“Another helpful approach was to take advantage of the financial resources available to residents. I sought out financial literacy workshops and seminars specifically tailored for medical professionals. These sessions provided valuable insights on topics such as student loan management, investing for the future, and budgeting strategies.”

Related: Expert take: Why index funds are a smart investment for physicians

"I also explored loan repayment options, including income-driven repayment plans and loan forgiveness programs, to optimize my financial situation."

Jake Jacob, MD

resident working finance

Other financial management tips

  • Vasudha Kota, MD: "Sharing an apartment if living in a metro, staying close to hospital to reduce gas bills, and cooking at home when you can to stay healthy and save money."

  • Nikhila G, MD: “Assessing current finances every month helps budget for sound financial management.”

  • Zaheer Cheema, MD: “Spend wisely and try not to buy unnecessary clothing.”

  • Olivia Sutton, MD: “Read 'White Coat Investor,' open an IRA, invest in any matching programs the hospital has, and live below your means.”

  • Kelechi Acholonu, DO: “Managing finances has not been easy, but it has been doable with the help of moonlighting opportunities afforded to us by both internal and external means.”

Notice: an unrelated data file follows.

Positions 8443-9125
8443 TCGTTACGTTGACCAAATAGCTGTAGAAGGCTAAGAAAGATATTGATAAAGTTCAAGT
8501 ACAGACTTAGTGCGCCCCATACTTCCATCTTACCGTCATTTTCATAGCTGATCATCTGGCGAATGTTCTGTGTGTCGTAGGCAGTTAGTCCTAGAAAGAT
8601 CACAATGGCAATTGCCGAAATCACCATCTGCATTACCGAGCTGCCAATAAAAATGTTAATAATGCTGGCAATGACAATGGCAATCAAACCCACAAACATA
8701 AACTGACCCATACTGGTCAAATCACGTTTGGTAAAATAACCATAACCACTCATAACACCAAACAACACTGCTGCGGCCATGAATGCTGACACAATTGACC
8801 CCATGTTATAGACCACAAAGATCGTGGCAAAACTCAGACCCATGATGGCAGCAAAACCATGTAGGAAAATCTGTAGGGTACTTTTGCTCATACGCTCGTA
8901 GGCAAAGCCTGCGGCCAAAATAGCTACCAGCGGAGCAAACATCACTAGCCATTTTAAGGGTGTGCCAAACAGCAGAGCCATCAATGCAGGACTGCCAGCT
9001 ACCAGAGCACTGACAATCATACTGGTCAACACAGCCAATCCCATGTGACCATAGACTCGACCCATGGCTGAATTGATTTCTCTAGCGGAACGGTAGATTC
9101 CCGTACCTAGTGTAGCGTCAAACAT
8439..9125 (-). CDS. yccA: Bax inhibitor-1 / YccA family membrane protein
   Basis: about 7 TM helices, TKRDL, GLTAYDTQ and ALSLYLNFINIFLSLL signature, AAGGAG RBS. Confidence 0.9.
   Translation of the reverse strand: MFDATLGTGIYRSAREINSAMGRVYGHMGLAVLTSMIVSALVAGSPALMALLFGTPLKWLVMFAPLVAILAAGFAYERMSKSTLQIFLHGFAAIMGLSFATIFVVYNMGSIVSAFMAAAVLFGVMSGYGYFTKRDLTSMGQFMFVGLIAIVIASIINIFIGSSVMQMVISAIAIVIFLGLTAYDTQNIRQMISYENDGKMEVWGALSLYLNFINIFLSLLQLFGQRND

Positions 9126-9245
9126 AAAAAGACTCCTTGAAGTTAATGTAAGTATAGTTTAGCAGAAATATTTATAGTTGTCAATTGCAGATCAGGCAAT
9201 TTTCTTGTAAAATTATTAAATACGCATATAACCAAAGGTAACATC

• Tina Yang, DO: “It’s very important to start a Roth as soon as possible and contribute the full amount each year. Also, set aside money for an emergency fund. Don’t overspend and live lavishly on a resident budget.”

Parting thoughts

The key to financial success during residency is living below your means, saving, and investing; thankfully, you can accomplish this in multiple ways. Most residents already have hundreds of thousands of student loan debt, so acquiring (bad) debt during residency should always be avoided. 

My biggest regret regarding money management in residency was not investing in an IRA, 401K, or high-interest savings account. Additionally, the debate of renting vs buying a home is hotly contested among residents. Although many of my colleagues purchased homes, I was not ready to do this, as I was unsure where I wanted to live after residency and did not want to deal with the home-buying and selling process. 

Related: Navigating the housing market as a new physician

I don’t believe there is any right or wrong answer regarding what to spend money on during residency, but I advise you to focus on paying off high-interest debts and investing a small portion of your paycheck in an IRA, 401K, and/or high-interest savings account. 

Every medical resident has a question to ask and a story to tell—a comical moment, a prickly patient encounter, or a hack for staying sane during residency. We survey medical trainees for their best questions and answers and bring them to you in this column. Engaging, enlightening, and entertaining—from resident to resident!

Read Next: 7 residents share coping mechanisms for interacting with overly critical coworkers
Share with emailShare to FacebookShare to LinkedInShare to Twitter